The only additional bit of work was where the non structural part of the walls - the inner skin of block work didn't meet where we'd knocked down the adjoining wall. As it wasn't structural, you could still fill this with block work or brick but we decided to back fill with insulation. We used a solid block of foil backed insulation about 4" thick. this was cut to meet the jagged edges of the block work and glued in place with expanding foam. This was subsequently hidden from sight by plasterboard.
There's several different trains of thought on plaster boarding - do you do the walls or the ceiling first?
We opted for the ceiling as the boards for the walls would help support the roof space. It's also easier to fill holes in the walls than it is in the ceiling as filler tends to fall out when working overhead.
It took two long days to board out the room due to some of the awkward parts such as the additional wall. We had to adjust some of the wooden batons when we realised I'd forgotten to install an HDMI cable to the projector etc.
Step 11: Electrics
The 2nd fit involves cutting boxes around where the wires come through the plasterboard and cutting down wires to allow the easy fitting of boxes and light fittings.
At this point my electrician also fitted a new fuse box and RCD element so I'd be less likely to kill myself. Additionally he put in a switch which was scavenged from the gear we pulled out of the old recording studio. This cuts out or turns on lights when a 9v switch is activated - in this case, the door bell. Obviously in a cinema room external to the building you won't hear a faint doorbell, so flashing the lights is the best solution!
Step 12: Plastering
Another part of the DIY I couldn't do - plastering is an art and fortunately one of my school friends used to be a plasterer. He popped over and over the course of a day managed to plaster the entire room (7am to 8pm!)
Step 13: Decoration
At this point, it's definitely worth getting some paint on the walls.
As we'd only had a thin skim of plaster on the walls we waited only a few days before the plaster was dry. We used a 50:50 paint/water mix. Two coats of this thin mix gave a good base for the walls. All of the plastered walls bar one were painted with magnolia - the projector wall was painted bright white.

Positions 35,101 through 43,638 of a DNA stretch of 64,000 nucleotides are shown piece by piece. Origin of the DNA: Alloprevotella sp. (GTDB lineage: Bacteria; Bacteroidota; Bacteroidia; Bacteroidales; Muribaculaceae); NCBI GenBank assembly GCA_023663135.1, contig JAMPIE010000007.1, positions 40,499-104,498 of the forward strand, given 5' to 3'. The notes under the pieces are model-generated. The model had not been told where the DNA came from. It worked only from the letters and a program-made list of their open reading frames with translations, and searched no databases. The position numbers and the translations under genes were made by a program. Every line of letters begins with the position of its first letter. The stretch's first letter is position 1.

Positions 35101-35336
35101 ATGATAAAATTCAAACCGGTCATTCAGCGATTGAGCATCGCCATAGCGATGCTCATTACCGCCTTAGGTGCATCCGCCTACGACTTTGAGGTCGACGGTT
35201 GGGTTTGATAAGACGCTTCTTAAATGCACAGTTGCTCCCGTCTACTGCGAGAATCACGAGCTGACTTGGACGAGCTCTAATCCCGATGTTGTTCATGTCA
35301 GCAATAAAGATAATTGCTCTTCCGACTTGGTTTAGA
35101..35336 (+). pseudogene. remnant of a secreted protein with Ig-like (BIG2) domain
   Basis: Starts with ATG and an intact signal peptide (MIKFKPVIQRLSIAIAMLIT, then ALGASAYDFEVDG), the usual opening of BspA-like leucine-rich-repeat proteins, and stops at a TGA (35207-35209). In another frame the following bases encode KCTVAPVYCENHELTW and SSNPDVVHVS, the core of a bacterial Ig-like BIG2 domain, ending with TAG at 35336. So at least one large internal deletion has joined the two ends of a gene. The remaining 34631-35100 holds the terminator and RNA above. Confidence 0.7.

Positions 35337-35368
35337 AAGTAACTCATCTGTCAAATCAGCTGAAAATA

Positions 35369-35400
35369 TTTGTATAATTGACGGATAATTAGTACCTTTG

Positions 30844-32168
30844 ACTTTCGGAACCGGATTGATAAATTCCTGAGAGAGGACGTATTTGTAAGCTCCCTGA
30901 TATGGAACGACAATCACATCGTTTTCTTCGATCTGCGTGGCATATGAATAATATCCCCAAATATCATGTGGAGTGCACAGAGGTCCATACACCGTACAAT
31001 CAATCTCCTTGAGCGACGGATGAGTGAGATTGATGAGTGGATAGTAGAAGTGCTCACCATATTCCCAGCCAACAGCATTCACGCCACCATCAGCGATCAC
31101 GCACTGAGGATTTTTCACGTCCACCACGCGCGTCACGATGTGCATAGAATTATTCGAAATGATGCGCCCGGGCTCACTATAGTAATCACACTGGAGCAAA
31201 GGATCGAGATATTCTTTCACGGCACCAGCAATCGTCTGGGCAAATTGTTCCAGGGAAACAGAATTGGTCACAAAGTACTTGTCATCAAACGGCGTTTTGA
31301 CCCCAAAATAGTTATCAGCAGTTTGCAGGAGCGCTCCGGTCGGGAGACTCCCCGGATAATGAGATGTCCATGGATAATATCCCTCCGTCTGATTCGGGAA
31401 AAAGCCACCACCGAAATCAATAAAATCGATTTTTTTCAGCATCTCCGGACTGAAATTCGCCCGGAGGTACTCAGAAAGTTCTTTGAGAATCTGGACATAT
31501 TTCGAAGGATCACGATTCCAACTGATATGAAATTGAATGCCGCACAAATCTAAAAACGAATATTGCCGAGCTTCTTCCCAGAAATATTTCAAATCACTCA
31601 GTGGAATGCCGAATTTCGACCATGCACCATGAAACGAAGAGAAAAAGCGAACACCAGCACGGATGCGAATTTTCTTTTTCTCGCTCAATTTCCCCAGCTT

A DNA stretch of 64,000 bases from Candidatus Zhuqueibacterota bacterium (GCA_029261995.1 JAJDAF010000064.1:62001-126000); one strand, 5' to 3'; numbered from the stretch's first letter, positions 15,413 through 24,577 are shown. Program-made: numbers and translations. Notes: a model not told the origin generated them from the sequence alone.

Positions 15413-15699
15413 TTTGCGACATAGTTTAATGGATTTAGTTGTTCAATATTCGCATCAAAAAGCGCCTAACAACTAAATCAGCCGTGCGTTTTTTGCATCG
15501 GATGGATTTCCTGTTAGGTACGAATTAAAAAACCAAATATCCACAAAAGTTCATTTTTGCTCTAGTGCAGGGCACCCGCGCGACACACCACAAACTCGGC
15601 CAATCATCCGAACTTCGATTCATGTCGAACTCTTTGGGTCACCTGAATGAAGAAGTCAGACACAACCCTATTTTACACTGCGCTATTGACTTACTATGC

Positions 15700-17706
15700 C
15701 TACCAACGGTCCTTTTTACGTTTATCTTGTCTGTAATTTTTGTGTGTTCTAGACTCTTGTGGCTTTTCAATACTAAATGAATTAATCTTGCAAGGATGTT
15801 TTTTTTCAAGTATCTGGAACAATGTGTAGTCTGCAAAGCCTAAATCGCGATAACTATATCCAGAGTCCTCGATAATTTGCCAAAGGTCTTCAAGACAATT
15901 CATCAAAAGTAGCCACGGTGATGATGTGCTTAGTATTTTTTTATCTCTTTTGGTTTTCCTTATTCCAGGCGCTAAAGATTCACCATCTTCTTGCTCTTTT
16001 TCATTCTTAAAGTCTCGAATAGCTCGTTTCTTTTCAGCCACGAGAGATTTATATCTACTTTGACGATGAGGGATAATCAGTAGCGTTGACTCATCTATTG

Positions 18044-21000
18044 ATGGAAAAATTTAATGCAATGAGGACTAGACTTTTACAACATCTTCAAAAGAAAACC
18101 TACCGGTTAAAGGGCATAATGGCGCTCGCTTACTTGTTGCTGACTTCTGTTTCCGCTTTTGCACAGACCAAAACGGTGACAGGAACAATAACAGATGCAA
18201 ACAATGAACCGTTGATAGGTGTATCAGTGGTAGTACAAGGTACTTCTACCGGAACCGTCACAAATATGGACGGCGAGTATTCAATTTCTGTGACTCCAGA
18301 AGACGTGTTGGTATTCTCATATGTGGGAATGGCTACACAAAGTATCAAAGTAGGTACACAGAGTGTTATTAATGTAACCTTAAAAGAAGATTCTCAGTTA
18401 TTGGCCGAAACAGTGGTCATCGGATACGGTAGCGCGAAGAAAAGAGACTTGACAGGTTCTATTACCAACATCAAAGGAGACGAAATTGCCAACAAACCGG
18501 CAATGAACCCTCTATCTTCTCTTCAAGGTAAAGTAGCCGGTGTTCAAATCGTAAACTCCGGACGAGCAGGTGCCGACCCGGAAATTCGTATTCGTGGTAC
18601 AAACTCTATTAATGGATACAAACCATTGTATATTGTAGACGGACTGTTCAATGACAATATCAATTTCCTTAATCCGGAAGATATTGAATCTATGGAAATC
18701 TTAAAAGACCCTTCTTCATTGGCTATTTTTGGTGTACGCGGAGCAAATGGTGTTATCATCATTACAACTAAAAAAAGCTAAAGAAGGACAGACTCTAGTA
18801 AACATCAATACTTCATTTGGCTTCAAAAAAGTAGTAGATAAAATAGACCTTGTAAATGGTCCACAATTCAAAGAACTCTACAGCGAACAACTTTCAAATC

The brick wall was given a lick of 'hot brick' red which admittedly under strong sunlight looks a bit pinkish.
Step 14: Final Fix
At this point Allan returned to finish the electrics - the wall paintwork was all done and he could get in to put on the lights and the sockets. He'd also put up an external light and socket for parties!
The lights were wall lights from Ikea. Unfortunately they were wired to go into plug sockets, so with my help Allan stripped them down and rewired them directly into the mains and additionally earthed them to make them safer (oddly for metal lights, something Ikea hadn't done!)
All was ready except for the skirting and the carpet!
Step 15: Skirting & Carpets
I did the skirting entirely on my own. Using a mitre block I could make perfect 45' cuts in the board which I then gave two coats of gloss. Of course the gloss meant that the perfectly cut corners no longer attached to the walls and required me to do a lot of cleaning up. I fixed the board using a no more nails like product ready for the carpet fitters.
The carpets were supposed to be in place a few weeks before they were actually fitted, but due to a lack of supplies we had to change last minute so that carpet was fitted in time for our housewarming party.
Step 16: The Bar
All the decoration complete, it was time to build and fit a bar. My friend Steve came up trumps with a bit of reclaimed kitchen work top which we cut roughly to size. Searching eBay got us a wall mounted bottle top remover and 6 optics (though one complaint is we can't fit a giant bottle of vodka in it).
I cleaned out my beer engine (hand pump) and again used eBay to find the correct pump label for my beer I was brewing for the party...
A few angle brackets and screws later and we'd got a fixed and supported bar! All was left was the furniture and setting up the electric gear!
Step 17: The Gear
To finish off I got a corner sofa. This really maximises the use of space and allows as many people in as possible. Giant bean bags go in front of the sofa allowing people who want to get really close to the projector for gaming to do so.
The projector is a 1080p Acer projector, coupled with an Onkyo 5.1 surround sound system the effect is as if you're in your own private cinema. The projector sits on a glass shelf and the amp and xbox sit on a shelf above my desk.
I can effectively have a 6ftx4ft cinema screen in 4:3 resolution.
The small window has a thick metal sheeting installed to the frame and walls and the thin wooden door was replaced with a thick exterior grade firedoor with extra locking hinges and expensive 5 lever mortice locks and yale locks. To add to the security I fitted an alarm (not pictured) and I put externally mounted stickers on both door and window alike so hopefully no-one makes the effort to break in. The alarm is remotely monitored, so I get alerts if anything goes wrong. I also have an energy monitor plugged into the main electrics so I can tell if any lights or equipment are left on.
I've also taken steps to reduce access to the rear of my property as thieves often target outbuildings such as mine!